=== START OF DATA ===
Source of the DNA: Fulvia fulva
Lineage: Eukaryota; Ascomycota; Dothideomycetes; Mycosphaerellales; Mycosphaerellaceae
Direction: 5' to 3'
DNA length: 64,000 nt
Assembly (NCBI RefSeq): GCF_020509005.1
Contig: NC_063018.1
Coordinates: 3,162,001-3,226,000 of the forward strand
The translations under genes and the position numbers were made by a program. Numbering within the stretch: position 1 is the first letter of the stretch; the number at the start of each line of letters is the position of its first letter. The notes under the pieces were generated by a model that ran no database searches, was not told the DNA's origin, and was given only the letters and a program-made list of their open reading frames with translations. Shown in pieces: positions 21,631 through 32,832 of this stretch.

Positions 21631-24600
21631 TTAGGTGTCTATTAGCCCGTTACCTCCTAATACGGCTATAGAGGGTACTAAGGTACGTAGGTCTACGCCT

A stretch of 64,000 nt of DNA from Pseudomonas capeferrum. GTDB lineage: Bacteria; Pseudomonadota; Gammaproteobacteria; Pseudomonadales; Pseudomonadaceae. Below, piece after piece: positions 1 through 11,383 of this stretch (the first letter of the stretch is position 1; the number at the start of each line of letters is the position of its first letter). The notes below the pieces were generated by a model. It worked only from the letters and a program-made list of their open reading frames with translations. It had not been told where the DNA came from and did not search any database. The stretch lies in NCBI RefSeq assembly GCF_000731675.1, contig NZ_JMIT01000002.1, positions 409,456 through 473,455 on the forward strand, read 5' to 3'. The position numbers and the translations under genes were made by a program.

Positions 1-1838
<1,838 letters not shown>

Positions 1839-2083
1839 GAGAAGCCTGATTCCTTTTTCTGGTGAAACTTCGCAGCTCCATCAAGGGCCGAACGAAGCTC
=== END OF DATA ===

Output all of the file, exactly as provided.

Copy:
Source of the DNA: Fulvia fulva
Lineage: Eukaryota; Ascomycota; Dothideomycetes; Mycosphaerellales; Mycosphaerellaceae
Direction: 5' to 3'
DNA length: 64,000 nt
Assembly (NCBI RefSeq): GCF_020509005.1
Contig: NC_063018.1
Coordinates: 3,162,001-3,226,000 of the forward strand
The translations under genes and the position numbers were made by a program. Numbering within the stretch: position 1 is the first letter of the stretch; the number at the start of each line of letters is the position of its first letter. The notes under the pieces were generated by a model that ran no database searches, was not told the DNA's origin, and was given only the letters and a program-made list of their open reading frames with translations. Shown in pieces: positions 21,631 through 32,832 of this stretch.

Positions 21631-24600
21631 TTAGGTGTCTATTAGCCCGTTACCTCCTAATACGGCTATAGAGGGTACTAAGGTACGTAGGTCTACGCCT

A stretch of 64,000 nt of DNA from Pseudomonas capeferrum. GTDB lineage: Bacteria; Pseudomonadota; Gammaproteobacteria; Pseudomonadales; Pseudomonadaceae. Below, piece after piece: positions 1 through 11,383 of this stretch (the first letter of the stretch is position 1; the number at the start of each line of letters is the position of its first letter). The notes below the pieces were generated by a model. It worked only from the letters and a program-made list of their open reading frames with translations. It had not been told where the DNA came from and did not search any database. The stretch lies in NCBI RefSeq assembly GCF_000731675.1, contig NZ_JMIT01000002.1, positions 409,456 through 473,455 on the forward strand, read 5' to 3'. The position numbers and the translations under genes were made by a program.

Positions 1-1838
<1,838 letters not shown>

Positions 1839-2083
1839 GAGAAGCCTGATTCCTTTTTCTGGTGAAACTTCGCAGCTCCATCAAGGGCCGAACGAAGCTC